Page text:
Continuing through January 5, 2019
In a departure from his typical color block and geometric abstraction, Daniel Brice’s “Polaroid Paintings” are inspired by a single Polaroid of flowers in a vase which was hanging on the wall of his studio. Contained within a suite of ten paintings, the series is an exploration of variations in contrast, color, and shape through the context of one static image. The most literal of the paintings in terms of recognizable form is “P.P. GREY/WHITE SM,” in which the figure of the vase and flowers is clearly discernible, though the color palette is reduced to dark and light greys, with muted hints of green and yellow.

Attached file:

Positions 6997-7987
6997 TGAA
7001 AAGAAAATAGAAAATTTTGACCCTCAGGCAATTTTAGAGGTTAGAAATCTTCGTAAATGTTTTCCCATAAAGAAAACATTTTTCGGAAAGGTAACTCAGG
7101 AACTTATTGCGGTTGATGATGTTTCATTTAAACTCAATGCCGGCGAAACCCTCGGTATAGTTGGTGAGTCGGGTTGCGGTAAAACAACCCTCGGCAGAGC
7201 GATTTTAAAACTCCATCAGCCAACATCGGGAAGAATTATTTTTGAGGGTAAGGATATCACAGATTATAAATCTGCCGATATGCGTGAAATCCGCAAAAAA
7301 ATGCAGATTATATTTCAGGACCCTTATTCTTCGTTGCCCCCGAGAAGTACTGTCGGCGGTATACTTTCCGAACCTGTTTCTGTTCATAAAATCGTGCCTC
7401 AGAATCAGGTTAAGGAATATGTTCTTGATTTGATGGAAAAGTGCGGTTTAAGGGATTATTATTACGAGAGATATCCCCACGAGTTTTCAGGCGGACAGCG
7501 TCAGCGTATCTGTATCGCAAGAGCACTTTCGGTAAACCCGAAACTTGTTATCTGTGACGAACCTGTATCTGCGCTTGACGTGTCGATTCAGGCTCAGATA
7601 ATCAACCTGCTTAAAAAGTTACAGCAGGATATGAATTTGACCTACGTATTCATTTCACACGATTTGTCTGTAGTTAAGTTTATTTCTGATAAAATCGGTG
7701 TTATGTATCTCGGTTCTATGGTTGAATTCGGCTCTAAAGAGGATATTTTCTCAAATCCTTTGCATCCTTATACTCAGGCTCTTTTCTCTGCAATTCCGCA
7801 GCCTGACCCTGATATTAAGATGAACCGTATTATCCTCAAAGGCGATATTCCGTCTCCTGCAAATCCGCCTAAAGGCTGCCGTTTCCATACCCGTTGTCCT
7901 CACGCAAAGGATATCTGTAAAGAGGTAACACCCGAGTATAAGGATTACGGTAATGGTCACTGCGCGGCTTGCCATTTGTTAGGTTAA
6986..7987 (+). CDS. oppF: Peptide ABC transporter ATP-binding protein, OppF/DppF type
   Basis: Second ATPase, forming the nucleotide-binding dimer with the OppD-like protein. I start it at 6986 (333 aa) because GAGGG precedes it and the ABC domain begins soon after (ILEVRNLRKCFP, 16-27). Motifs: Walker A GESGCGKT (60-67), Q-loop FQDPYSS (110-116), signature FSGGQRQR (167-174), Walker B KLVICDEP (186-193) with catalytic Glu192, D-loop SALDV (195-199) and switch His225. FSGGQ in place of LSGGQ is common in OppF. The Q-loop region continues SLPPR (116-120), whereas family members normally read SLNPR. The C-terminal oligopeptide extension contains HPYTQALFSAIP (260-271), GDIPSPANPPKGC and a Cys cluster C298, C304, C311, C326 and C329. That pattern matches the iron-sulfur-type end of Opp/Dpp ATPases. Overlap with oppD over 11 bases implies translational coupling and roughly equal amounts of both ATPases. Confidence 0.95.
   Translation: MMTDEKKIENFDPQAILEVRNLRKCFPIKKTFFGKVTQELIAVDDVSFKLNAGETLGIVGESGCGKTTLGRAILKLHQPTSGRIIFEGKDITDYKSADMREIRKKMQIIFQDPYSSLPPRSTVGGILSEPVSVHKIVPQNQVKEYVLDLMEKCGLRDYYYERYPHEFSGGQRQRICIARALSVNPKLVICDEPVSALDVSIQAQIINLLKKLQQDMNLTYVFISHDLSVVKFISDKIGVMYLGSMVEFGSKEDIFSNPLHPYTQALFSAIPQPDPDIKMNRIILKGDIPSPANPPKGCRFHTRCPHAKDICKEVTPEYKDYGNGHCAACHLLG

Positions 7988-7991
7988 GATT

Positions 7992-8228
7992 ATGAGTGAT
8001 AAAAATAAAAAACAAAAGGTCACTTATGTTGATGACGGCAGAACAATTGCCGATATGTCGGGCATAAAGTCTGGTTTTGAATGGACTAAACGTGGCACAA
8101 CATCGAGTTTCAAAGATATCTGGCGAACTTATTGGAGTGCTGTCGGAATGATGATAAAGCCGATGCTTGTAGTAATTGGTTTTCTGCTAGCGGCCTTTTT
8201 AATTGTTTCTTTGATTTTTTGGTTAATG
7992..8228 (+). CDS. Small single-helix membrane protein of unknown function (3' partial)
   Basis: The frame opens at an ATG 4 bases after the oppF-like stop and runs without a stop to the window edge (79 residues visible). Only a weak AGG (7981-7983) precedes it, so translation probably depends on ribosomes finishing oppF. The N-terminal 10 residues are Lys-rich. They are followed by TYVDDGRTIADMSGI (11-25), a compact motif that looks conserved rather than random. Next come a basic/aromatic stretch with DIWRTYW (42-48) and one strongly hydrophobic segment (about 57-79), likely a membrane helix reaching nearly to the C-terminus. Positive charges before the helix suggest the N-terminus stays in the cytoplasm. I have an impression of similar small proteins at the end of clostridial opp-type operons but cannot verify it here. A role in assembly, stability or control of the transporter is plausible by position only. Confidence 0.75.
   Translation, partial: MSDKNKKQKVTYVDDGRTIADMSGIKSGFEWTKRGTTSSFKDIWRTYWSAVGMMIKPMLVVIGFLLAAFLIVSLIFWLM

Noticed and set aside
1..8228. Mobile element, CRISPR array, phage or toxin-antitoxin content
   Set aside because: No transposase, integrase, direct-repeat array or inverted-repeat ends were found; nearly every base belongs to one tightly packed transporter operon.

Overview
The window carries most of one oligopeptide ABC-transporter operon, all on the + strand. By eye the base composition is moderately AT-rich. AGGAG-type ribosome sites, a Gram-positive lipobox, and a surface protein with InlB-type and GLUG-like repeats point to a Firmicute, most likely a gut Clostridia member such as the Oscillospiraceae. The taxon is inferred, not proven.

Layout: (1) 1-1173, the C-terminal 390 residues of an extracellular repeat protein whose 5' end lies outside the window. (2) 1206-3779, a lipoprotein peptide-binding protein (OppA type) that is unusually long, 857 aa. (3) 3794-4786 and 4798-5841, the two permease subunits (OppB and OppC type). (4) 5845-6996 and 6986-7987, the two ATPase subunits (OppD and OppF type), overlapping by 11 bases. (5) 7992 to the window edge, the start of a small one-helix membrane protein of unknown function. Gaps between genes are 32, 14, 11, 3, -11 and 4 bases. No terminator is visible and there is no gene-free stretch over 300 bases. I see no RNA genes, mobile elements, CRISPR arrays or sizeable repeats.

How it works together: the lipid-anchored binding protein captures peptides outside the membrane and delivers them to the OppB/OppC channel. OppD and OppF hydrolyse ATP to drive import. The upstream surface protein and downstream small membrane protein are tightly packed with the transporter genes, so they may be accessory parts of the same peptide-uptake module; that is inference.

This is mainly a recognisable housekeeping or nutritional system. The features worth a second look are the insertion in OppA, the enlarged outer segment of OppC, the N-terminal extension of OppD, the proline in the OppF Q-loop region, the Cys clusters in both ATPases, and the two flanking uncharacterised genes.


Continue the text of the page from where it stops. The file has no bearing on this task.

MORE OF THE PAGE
The paintings range broadly in size, color, and contrast. In some, the shape of the flowers is clearly seen, while others appear as no more than a ghostly and blurred mass of shapes. Brice layers different hues to create texture and atmosphere, and to explore various approaches to abstraction. The images collectively read almost as silkscreened variations of the photograph, some more precisely executed than others. Individually, each piece contributes to the moodiness and hints at ghostly relics obscured by the vibrant color. Collectively this “variations on a theme” is just downright attractive.